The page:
Credentials

Why Should a Coder Get Certified?

By Torrey Kim, CPC

Remember the days when a physician could point to his or her receptionist and say, "From now on, you're my coder"? Those days are well behind us. In today's medical environment, it takes an intricate knowledge of government and private payer regulations, frequent code and coverage changes and myriad other technical facts to be a medical coder. Medical practices can't risk hiring an untrained medical professional, so they look for coders who have met the challenge of acquiring medical coding credentials.

But coding certification isn't just a plus for the physicians and other health care practitioners who hire coders. Certification can help the coder immeasurably as well, in several ways.

Hiring Plus

It wasn't that long ago that doctors thought "anyone" could be a coder, but today's physician practices are increasingly requiring certification. In a recent American Academy of Professional Coders (AAPC) poll, more than 40 percent of respondents said that certification was required for employment. Medical practices don't want to waste time interviewing candidates who are simply looking for a temporary job - they want coders who are committed enough to medical coding that they've made it their career, and certification is one sign of how serious and well-trained a coder is.

Likewise, the Office of Inspector General requires independent review organizations to use certified coders for claims review and some states, such as Hawaii, require certified coders to perform medical claims review.

Salary Boost

Once the coder gets the job, the next step is establishing a salary -and studies have shown that certified coders walk away with more annual pay than non-certified coders.

According to a 2006 survey conducted by the AAPC, the average annual salary is 21 percent higher for a certified coder than for a non-certified coder. A 2005 survey by The Coding Institute backed that data up, reporting that certified coders earned, on average, more than $5,000 more per year than coders without certification.

The most likely reason that physicians are willing to pay more for certified coders is that the medical practice's income is in the hands of the coder. You won't find many other careers where the employee has to protect the employer against fraud while still trying to capture millions of dollars in revenue each year. A well-trained coder knows how to seek the deserved amount of income for his or her practice while staying well within legal and ethical boundaries.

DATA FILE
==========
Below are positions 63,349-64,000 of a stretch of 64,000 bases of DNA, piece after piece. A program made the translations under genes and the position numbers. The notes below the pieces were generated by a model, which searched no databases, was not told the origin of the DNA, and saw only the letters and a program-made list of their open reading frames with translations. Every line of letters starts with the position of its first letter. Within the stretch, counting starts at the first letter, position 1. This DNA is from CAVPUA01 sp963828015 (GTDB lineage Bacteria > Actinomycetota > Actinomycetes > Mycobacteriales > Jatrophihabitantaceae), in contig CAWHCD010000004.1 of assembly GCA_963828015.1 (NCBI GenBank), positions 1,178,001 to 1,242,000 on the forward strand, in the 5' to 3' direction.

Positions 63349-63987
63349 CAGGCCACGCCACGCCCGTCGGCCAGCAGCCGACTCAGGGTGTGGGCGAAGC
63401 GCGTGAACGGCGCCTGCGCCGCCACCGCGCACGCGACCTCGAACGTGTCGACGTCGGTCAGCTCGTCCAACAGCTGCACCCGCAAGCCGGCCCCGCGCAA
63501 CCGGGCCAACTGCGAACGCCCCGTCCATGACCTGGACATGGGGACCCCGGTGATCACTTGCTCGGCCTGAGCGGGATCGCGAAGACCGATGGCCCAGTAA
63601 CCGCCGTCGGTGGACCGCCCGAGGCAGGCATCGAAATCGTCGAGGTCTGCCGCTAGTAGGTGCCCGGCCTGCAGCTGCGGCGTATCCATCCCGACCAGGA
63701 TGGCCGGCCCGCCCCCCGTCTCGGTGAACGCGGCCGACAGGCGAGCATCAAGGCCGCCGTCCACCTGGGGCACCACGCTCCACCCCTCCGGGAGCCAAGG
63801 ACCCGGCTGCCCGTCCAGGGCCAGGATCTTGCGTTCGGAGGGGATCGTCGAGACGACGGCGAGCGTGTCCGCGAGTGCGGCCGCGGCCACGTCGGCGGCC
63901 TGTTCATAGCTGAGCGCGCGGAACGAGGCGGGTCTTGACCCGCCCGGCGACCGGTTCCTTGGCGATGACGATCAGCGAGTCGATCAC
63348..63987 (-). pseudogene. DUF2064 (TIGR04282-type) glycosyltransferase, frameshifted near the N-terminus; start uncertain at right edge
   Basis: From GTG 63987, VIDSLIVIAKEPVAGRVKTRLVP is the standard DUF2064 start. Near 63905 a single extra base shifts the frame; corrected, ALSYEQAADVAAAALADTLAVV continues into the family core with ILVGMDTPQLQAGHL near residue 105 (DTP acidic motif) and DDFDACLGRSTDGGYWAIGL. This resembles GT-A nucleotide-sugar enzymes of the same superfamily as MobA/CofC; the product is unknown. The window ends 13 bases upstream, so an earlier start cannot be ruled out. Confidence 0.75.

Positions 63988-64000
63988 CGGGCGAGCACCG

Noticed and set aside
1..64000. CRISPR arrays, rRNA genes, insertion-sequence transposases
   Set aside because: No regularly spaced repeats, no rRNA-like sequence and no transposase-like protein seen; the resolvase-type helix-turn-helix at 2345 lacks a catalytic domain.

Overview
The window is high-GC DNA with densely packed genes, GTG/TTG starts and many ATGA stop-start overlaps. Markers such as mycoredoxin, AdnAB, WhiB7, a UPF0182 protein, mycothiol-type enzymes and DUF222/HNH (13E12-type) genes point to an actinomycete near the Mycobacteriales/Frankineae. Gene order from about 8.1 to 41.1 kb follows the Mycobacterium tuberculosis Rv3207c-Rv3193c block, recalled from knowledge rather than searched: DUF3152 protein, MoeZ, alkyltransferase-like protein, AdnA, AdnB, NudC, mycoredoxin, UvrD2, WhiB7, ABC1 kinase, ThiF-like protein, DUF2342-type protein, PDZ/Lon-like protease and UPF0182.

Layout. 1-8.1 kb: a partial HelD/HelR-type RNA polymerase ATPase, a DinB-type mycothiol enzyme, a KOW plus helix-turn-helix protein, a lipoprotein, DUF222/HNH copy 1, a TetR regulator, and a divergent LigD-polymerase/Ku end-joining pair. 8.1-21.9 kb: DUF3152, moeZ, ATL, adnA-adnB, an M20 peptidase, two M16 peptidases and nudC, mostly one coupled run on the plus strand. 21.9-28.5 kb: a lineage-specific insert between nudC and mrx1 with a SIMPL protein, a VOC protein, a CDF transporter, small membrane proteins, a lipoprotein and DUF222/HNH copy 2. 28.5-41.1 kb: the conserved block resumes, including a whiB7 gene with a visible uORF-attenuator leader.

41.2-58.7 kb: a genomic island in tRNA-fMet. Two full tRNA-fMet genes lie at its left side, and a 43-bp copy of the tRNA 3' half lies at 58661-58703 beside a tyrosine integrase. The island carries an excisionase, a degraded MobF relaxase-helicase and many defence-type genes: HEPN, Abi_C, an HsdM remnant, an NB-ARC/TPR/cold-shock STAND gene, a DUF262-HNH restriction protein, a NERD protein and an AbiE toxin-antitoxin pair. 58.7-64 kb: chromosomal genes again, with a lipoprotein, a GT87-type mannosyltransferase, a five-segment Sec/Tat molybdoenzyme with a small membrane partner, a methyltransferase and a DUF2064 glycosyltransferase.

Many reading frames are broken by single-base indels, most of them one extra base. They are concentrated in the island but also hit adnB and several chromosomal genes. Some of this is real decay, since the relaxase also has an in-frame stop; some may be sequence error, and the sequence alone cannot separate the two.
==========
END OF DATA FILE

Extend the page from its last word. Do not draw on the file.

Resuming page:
If the certified coder gets a denial from an insurer, he or she knows the process of appealing the claim to fight for accurate reimbursement. And on the other side of the coin, if the certified coder reads a chart and feels that the physician has recorded a code that appears too high for the service provided, that coder will speak up and let the physician know that a lower-valued code is more applicable.

In its occupational handbook, the Department of Labor considers medical coding a "high growth" career, meaning that demand for coders is on the rise. Coding and billing professionals who want their careers to grow along with the rest of the field should consider certification as the first step toward a successful professional future.

Torrey Kim, CPC, is senior editor at the AAPC. Visit the AAPC Web site at www.aapc.com


Certifications and Credentials Archives
 

I am a student at UMA. I also am new to the medical field. I'm currently a Pro Dog Trainer. So, this is a big change for me and it seem very difficult at first. I'm excited for the next step in my life. Especially to better my self and my family.

Crystal  PattersonAugust 09, 2016
Pottsboro , TX



I'm currently a student at UMA. After so many years of working in the medical field . I have realized how important it's to get a degree . I’m currently working on getting my associates, However coding is another class that I would love to learn , it can help me in my currently position .I’m a supervisor for a Hospital billing company . Every day we deal with coding issues , more than ever since the new ICD-10 has been place since October . As a certified coder ones a denial from an insurer is received, I will be able to process an appealing for accurate reimbursement in a timely manner.

CARMEN UGARTE,  SUPERVISOR,  THIRD PARTY BILLING COMPANYAugust 01, 2016
QUEENS, NY



I am currently out of work and because of that I am in school. My job was phased out due to electronic medical records, I was a transcriptionist. I am enjoying going to school in this field, its' important to know what you want in life and this is my choice because a Coder Biller is a great job to have because the Hospitals will always need someone to bill for them and getting certified is even better because you can make more money having the ICD 10 on your resume.

Renee Cole,  none July 22, 2016



Read all comments (35) >>


     

Email: *

Email, first name, comment and security code are required fields; all other fields are optional. With the exception of email, any information you provide will be displayed with your comment.

First * Last
Name:
Title Field Facility
Work:
City State
Location:

Comments: *
To prevent comment spam, please type the code you see below into the code field before submitting your comment. If you cannot read the numbers in the below image, reload the page to generate a new one.

Captcha
Enter the security code below: *

Fields marked with an * are required.

View New Jobs, Events and More

 

Search Jobs

Go
 
 
 
 
 

Back to Top

© 2016 Merion Matters

2900 Horizon Drive, King of Prussia PA 19406

800-355-5627

Advertisement